Dear Polyphony: Just Give Us GT5 Already
As most racing fans are aware, Gran Turismo 5 should launch some time this fall. Sony boss Peter Dille essentially guaranteed that it would be on store shelves before 2009 expired. We'll believe him for now.
It's officially only one delay, as the game never got any sort of release date until late last year, when they said it would launch in Japan in March 2010. But that doesn't mean the fans aren't a little miffed and I got news for ya, Polyphony: if you really did delay the game for the sake of possibly inputting 3D or PlayStation Move functionality, or you're considering another delay for the sake of adding such technology, "miffed" won't be the proper description. Pissed off will be far more accurate. Why? Because this is very simple: the hardcore racing aficionados; the target demographic for GT, really don't care. 3D is cool and all but the idea of making it compatible with Move is downright ridiculous and in the end, I can't think of a single solitary GT fan who would want to wait for the addition of these features.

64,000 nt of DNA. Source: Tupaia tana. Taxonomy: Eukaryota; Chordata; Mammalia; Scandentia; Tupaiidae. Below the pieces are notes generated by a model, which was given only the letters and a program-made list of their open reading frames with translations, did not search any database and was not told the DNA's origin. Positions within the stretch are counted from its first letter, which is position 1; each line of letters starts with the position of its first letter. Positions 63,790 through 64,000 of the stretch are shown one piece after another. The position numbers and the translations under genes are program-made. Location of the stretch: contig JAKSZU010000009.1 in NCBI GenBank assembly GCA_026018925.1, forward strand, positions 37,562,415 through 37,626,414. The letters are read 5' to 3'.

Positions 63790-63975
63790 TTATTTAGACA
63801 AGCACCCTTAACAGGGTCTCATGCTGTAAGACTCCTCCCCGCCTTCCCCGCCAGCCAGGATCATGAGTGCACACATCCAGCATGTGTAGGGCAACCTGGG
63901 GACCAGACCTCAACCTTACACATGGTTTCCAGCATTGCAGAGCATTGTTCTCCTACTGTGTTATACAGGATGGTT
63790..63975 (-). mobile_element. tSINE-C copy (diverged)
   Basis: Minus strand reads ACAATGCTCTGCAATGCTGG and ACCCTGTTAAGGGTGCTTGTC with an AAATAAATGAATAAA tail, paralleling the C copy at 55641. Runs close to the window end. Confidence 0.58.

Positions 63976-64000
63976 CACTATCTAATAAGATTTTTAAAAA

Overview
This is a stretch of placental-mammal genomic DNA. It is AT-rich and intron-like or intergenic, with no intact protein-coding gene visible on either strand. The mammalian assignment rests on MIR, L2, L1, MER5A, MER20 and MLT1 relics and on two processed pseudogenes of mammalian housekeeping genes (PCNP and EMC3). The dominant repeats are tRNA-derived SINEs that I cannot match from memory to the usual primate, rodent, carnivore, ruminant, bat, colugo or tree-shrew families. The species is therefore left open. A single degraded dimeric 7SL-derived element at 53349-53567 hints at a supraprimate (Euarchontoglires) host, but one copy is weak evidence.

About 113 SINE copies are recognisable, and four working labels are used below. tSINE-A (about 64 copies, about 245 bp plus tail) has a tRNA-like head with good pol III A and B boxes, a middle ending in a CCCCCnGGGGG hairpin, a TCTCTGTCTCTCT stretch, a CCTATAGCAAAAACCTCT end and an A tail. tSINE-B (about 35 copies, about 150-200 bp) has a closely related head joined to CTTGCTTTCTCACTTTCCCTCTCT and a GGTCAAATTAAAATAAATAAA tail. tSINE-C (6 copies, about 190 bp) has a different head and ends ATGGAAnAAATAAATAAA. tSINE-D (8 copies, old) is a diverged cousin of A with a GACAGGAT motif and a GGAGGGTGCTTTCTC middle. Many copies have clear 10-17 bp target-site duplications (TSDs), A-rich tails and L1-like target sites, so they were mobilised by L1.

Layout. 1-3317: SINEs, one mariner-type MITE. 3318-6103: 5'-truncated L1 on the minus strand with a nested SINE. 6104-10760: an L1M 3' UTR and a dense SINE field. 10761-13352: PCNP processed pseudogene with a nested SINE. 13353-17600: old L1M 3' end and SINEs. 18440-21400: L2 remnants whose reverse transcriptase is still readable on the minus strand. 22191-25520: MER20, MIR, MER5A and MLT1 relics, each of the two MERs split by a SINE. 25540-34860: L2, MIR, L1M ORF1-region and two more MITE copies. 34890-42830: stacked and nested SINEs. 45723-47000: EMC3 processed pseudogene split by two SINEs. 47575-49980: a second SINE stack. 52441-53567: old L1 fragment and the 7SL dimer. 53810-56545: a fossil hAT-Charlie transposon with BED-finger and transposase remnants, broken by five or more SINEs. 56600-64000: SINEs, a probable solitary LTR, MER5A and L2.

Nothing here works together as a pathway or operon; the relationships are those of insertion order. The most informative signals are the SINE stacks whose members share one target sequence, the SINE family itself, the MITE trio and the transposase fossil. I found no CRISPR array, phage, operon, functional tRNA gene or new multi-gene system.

They don't care. They really don't. I certainly don't. And besides, can't you add that stuff via patches at a later date? We've never really received a good explanation as to why the game had to be pushed from March to fall, but we've continually heard that "90% complete" quote for some time now. I know Yamauchi is a perfectionist and I respect that, and I have every confidence that GT will be the driving simulator we've all been waiting for, but I just have to make this clear in case Polyphony is under the delusion that their fans care about stuff like GPS features (which I can't see anyone with less than a million bucks in the bank using), 3D and Move. Now, I do like the idea of 3D. I'll be very interested to give it a try. But no matter how realistic GT might look, 3D still won't make it feel just like a real race and a real car.
And, oh yeah, I just want the damn game. We all do. If you have to delay it for the purpose of refining it and making it better, fine. But if it has anything whatsoever to do with the new technology, it's a colossal mistake.
4/9/2010 Ben Dutka